The most likely reason for that is a fair amount of head-in-the-sand reaction and/or superficial tweaks made to contracts in the hopes of meeting the legal bar (but which haven’t yet been tested by regulatory scrutiny).
Final guidance from the EDPB is also still pending, although the Board put out detailed advice last fall.
The CJEU ruling made it plain that EU law in this area cannot simply be ignored. So as the bloc’s data regulators start scrutinizing contracts that are taking data out of the EU some of these arrangement are, inevitably, going to be found wanting — and their associated data flows ordered to stop.
To wit: A long-running complaint against Facebook’s EU-US data transfers — filed by the eponymous Max Schrems, a long-time EU privacy campaigners and lawyer, all the way back in 2013 — is slowing winding toward just such a possibility.
Last fall, following the Schrems II ruling, the Irish regulator gave Facebook a preliminary order to stop moving Europeans’ data over the pond. Facebook sought to challenge that in the Irish courts but lost its attempt to block the proceeding earlier this month. So it could now face a suspension order within months.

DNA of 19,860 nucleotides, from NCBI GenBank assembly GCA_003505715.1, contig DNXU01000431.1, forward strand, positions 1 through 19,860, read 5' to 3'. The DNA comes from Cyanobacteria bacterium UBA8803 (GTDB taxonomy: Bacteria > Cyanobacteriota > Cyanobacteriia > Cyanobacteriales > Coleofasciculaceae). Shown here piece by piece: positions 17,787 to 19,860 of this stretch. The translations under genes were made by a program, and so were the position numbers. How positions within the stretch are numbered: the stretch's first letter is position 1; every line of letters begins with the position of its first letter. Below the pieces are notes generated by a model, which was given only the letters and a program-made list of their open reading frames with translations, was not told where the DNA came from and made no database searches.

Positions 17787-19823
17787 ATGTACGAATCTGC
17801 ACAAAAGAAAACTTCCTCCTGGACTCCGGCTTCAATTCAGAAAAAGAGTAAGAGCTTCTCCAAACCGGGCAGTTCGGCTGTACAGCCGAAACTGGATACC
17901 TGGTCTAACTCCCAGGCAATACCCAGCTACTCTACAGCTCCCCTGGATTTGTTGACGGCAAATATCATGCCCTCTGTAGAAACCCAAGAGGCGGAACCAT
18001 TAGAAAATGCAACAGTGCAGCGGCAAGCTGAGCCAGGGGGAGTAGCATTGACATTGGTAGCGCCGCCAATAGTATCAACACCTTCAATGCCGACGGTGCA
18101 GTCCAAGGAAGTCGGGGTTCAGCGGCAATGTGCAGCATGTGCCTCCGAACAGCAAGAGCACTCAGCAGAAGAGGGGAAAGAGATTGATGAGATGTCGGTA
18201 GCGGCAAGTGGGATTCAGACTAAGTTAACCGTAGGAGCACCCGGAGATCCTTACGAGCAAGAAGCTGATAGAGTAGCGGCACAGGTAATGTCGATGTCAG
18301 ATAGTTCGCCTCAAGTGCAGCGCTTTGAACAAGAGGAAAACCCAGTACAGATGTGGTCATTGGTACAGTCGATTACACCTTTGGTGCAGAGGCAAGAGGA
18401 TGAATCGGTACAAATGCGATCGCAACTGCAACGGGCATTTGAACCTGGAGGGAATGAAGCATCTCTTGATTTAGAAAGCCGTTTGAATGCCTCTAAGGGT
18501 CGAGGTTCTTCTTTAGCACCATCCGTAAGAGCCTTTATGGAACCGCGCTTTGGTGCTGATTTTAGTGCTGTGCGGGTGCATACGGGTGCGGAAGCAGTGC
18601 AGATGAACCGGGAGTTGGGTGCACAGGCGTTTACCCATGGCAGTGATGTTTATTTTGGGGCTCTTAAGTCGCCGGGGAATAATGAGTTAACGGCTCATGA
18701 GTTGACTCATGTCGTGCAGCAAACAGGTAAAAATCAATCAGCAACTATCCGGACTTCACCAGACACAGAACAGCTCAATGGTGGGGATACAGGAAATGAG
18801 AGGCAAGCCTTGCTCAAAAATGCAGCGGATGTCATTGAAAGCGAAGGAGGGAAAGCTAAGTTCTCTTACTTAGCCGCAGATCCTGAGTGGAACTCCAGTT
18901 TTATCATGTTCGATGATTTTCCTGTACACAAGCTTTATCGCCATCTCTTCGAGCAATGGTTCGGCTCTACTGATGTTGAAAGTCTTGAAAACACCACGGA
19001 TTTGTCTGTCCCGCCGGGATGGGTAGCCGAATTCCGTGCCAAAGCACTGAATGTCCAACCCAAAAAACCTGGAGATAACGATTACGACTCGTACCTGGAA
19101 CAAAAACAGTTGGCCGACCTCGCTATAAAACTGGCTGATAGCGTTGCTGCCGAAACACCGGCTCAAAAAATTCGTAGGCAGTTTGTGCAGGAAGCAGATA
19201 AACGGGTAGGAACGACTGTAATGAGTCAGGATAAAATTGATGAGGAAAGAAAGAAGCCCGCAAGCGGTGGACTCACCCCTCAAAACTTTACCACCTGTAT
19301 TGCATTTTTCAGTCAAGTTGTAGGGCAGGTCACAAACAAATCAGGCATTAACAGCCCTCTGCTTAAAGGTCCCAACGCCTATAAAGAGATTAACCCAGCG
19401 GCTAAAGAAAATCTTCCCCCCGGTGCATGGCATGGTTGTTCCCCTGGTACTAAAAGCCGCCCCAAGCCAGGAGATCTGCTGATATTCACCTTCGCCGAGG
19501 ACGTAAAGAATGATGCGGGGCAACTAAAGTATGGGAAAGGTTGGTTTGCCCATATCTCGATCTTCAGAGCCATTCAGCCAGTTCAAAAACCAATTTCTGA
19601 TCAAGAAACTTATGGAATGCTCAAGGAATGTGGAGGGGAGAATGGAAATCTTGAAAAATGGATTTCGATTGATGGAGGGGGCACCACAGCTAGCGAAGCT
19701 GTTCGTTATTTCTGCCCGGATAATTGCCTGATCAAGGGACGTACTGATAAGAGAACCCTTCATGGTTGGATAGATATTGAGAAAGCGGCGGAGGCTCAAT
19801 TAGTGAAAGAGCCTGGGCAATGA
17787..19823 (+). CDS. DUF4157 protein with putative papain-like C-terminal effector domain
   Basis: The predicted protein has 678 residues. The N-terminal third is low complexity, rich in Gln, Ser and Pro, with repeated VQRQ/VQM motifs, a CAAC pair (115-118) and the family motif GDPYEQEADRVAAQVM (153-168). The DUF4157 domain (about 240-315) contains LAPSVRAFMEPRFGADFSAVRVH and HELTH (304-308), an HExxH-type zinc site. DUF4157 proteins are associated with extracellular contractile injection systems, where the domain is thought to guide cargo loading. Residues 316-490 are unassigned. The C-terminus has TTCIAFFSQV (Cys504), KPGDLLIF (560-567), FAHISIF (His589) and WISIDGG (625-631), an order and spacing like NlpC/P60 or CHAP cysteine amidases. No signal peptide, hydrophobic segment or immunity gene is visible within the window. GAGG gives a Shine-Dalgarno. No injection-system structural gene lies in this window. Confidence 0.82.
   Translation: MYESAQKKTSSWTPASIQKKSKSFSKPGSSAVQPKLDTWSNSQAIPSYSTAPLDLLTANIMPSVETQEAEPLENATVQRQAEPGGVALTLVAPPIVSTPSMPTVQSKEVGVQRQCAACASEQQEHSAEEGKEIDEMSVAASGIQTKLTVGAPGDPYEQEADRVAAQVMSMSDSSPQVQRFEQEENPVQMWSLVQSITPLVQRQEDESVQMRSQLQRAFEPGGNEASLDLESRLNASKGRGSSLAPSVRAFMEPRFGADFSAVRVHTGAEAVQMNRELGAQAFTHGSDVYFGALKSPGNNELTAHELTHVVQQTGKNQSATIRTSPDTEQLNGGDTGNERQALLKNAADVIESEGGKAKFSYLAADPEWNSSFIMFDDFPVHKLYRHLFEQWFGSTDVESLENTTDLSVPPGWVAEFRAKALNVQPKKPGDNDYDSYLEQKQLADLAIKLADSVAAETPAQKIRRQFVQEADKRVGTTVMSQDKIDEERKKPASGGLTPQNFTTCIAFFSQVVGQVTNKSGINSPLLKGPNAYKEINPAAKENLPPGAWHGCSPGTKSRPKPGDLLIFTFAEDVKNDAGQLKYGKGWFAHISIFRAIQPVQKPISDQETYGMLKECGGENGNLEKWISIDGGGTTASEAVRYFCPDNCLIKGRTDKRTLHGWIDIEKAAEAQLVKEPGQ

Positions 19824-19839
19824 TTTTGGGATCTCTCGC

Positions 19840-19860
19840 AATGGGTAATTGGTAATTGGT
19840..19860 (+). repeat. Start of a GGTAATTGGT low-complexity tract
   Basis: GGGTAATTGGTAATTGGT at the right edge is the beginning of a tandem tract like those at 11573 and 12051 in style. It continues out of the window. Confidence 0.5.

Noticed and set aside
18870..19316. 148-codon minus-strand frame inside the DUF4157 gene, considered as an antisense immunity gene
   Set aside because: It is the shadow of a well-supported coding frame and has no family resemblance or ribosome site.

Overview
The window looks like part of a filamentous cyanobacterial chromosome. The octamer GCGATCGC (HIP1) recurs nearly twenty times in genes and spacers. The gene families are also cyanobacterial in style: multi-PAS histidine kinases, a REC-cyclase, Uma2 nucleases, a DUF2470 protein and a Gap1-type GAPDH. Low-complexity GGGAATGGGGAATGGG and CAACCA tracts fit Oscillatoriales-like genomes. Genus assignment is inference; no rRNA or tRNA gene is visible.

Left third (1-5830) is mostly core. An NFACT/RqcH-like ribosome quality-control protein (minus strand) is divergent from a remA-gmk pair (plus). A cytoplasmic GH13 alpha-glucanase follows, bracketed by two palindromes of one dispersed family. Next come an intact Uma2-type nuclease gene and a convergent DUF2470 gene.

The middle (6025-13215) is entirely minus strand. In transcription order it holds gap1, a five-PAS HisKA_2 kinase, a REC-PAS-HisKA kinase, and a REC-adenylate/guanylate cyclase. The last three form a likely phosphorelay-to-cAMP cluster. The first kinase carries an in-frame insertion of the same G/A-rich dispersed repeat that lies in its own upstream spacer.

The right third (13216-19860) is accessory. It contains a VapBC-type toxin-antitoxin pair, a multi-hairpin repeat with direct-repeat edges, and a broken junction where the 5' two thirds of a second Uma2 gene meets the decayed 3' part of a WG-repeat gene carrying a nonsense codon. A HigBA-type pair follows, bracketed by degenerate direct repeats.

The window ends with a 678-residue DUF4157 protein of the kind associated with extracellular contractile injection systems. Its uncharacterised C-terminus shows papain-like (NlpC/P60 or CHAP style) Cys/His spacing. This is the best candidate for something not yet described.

How Facebook might respond is anyone’s guess but Schrems suggested to TechCrunch last summer that the company will ultimately need to federate its service, storing EU users’ data inside the EU.
The Schrems II ruling does generally look like it will be good news for EU-based cloud service providers which can position themselves to solve the legal uncertainty issue (even if they aren’t as competitively priced and/or scalable as the dominant US-based cloud giants).
Fixing U.S. surveillance law, meanwhile — so that it gets independent oversight and accessible redress mechanisms for non-citizens in order to no longer be considered a threat to EU people’s data, as the CJEU judges have repeatedly found — is certainly likely to take a lot longer than ‘months’. If indeed the US authorities can ever be convinced of the need to reform their approach.
Still, if EU regulators finally start taking action on Schrems II — by ordering high profile EU-US data transfers to stop — that might help concentrate US policymakers’ minds toward surveillance reform. Otherwise local storage may be the new future normal.
Would you pay for an upgraded Twitter? That’s a question Twitter will soon answer when it rolls out a new subscription service that will present users with an expanded feature set available only to paid subscribers. This is a different offering than Twitter’s previously announced Super Follow subscription plans, which will allow users to subscribe to individual creators for access to exclusive content. Instead, the new subscription service will target Twitter’s power users who tweet frequently enough or otherwise engage with the product to the point that they’d be willing to pay to do even more.